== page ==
Thailand’s baht strengthened for a second day and government bonds rose on speculation a brightening outlook for the economy will spur global demand for the nation’s assets.
Overseas investors bought $3.2 billion more sovereign debt than they sold this month and pumped a net $209 million into equities, official data show. Imports rose 5.3 percent in February after an increase of 41 percent in January, a fifth monthly advance, a government report today showed.
“Increasing imports show domestic demand in Thailand remains strong and the nation’s solid outlook continues to attract funds from overseas,” said Tsutomu Soma, manager of Rakuten Securities Inc.’s fixed-income business unit department in Tokyo. “Inflows are basically supporting the baht and bonds and the trend will continue for now.”
The baht gained 0.2 percent to 29.26 per dollar as of 3:15 p.m. in Bangkok, according to data compiled by Bloomberg. The currency reached 29.08 on March 20, the strongest level since a 1997 devaluation sparked the Asian financial crisis. It has rallied 5.3 percent in six months, the best performance among 25 emerging-market currencies tracked by Bloomberg.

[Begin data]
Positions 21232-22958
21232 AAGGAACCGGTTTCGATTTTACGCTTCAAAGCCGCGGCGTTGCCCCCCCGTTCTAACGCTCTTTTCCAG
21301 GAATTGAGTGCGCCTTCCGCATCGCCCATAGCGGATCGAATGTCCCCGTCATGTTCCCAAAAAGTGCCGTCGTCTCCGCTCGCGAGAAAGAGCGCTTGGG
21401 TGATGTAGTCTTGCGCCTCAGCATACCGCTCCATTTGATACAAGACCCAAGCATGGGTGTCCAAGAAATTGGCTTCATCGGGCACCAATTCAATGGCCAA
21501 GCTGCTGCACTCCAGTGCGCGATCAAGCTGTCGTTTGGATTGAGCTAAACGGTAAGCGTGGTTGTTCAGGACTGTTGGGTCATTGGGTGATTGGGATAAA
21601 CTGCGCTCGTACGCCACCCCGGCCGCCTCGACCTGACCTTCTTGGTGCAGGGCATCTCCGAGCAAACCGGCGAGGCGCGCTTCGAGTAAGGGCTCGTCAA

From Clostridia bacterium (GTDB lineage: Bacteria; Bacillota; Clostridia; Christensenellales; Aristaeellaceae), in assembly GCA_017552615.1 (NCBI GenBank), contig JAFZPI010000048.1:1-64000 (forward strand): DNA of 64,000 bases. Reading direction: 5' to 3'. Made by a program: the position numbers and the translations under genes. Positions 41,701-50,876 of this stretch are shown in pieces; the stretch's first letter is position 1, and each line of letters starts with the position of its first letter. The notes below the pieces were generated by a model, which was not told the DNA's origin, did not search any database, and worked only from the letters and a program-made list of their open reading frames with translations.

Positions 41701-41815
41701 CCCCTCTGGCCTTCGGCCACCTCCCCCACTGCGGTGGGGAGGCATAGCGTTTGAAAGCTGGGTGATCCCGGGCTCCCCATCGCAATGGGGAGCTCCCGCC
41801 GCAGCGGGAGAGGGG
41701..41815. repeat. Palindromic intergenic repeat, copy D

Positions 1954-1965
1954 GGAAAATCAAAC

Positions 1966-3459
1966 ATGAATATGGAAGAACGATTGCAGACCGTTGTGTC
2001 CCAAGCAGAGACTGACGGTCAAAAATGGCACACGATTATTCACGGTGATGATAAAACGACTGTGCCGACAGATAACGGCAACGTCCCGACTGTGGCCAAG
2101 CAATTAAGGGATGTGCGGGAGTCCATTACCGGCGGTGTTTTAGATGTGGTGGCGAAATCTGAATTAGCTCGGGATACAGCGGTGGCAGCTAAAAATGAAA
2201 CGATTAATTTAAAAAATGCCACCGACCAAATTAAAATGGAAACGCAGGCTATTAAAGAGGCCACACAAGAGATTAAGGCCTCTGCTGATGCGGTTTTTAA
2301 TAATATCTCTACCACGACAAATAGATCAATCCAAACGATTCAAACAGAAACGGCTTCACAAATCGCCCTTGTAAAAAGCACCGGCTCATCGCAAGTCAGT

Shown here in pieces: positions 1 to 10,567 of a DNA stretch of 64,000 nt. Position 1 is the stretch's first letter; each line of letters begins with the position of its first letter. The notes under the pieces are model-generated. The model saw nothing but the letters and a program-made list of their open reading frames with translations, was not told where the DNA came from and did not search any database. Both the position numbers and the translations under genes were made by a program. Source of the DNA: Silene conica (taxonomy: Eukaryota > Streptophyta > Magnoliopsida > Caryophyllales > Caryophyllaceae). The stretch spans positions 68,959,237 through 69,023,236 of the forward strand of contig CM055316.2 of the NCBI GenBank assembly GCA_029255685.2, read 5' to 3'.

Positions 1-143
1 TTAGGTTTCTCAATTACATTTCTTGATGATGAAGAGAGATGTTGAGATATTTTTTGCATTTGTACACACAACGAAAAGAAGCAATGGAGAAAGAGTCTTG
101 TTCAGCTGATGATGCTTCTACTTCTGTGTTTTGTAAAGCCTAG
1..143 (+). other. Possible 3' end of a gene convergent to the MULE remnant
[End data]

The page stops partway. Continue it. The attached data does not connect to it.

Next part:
Thailand’s $346 billion economy expanded 6.4 percent in 2012, outpacing growth of 5.6 percent in Malaysia, 6.2 percent in Indonesia and 1.3 percent in Singapore, according to official data. The Bank of Thailand raised its 2013 expansion forecast to 4.9 percent in January from 4.6 percent in October.
One-month implied volatility in the baht, a measure of expected moves in the exchange rate used to price options, dropped two basis points to 5.21 percent.
The yield on the government’s 3.625 percent bonds due June 2023 fell four basis points, or 0.04 percentage point, to 3.46 percent, data compiled by Bloomberg show. That was the lowest level since Nov. 6.